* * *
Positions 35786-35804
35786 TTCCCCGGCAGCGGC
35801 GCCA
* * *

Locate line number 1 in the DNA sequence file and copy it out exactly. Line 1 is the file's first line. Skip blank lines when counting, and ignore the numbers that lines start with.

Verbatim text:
Positions 35786-35804